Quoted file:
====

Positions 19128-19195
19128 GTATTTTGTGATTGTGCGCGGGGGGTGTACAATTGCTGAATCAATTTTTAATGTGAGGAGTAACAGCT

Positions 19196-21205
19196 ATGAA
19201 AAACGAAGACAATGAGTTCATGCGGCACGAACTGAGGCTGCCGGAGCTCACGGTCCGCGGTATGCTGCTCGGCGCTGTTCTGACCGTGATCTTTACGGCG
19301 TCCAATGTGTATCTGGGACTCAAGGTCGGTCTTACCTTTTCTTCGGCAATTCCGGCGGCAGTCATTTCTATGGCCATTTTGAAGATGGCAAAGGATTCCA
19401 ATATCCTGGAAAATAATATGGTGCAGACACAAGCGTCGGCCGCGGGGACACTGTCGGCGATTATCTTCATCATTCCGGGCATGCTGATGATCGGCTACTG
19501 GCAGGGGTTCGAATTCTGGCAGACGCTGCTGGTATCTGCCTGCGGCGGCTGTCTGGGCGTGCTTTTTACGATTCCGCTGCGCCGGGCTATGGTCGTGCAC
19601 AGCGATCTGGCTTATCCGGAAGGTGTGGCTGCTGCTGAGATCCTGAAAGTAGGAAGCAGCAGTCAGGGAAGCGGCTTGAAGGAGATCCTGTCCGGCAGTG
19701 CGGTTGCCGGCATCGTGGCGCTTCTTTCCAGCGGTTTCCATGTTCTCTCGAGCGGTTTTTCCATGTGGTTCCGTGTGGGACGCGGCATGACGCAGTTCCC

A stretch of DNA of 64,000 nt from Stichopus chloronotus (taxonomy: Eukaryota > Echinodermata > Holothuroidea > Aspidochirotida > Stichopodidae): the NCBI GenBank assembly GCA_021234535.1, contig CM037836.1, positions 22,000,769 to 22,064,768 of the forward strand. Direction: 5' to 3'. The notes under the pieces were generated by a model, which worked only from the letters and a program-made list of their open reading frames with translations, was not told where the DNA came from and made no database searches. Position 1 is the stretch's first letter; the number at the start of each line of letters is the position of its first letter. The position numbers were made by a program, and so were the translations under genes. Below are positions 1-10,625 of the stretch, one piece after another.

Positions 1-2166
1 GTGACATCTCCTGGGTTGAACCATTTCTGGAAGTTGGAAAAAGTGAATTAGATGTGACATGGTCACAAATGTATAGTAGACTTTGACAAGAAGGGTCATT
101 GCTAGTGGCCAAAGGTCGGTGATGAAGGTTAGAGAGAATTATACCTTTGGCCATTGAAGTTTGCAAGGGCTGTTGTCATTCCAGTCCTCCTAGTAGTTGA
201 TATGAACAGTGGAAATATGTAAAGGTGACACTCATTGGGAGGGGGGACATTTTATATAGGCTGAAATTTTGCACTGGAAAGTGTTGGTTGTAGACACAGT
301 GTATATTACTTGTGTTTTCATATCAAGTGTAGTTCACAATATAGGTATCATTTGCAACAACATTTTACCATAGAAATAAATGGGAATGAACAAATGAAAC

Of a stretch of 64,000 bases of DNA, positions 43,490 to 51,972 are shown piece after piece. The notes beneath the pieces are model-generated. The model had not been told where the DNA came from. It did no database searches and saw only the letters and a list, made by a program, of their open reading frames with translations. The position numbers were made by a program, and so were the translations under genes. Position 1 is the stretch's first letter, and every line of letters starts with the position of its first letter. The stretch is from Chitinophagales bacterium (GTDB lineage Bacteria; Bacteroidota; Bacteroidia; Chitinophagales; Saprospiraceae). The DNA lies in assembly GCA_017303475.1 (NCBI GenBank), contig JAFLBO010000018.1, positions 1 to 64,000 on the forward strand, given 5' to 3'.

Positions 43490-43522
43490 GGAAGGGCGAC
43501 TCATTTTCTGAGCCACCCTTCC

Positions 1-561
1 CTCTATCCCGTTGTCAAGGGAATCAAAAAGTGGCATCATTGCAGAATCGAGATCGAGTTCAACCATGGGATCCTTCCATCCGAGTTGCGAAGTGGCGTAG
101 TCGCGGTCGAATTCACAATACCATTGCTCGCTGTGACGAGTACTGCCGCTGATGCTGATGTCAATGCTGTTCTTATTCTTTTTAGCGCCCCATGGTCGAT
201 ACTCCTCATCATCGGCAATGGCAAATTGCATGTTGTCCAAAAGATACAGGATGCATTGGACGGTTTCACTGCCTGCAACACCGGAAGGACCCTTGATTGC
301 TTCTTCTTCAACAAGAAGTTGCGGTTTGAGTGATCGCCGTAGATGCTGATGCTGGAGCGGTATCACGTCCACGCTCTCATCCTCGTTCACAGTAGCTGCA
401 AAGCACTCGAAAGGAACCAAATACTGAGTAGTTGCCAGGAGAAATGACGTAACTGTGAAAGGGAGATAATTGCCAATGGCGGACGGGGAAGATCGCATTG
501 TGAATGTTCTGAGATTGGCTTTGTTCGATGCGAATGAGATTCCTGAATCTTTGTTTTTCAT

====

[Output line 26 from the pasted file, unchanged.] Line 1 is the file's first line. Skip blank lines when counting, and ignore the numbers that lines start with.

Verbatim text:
401 AAGCACTCGAAAGGAACCAAATACTGAGTAGTTGCCAGGAGAAATGACGTAACTGTGAAAGGGAGATAATTGCCAATGGCGGACGGGGAAGATCGCATTG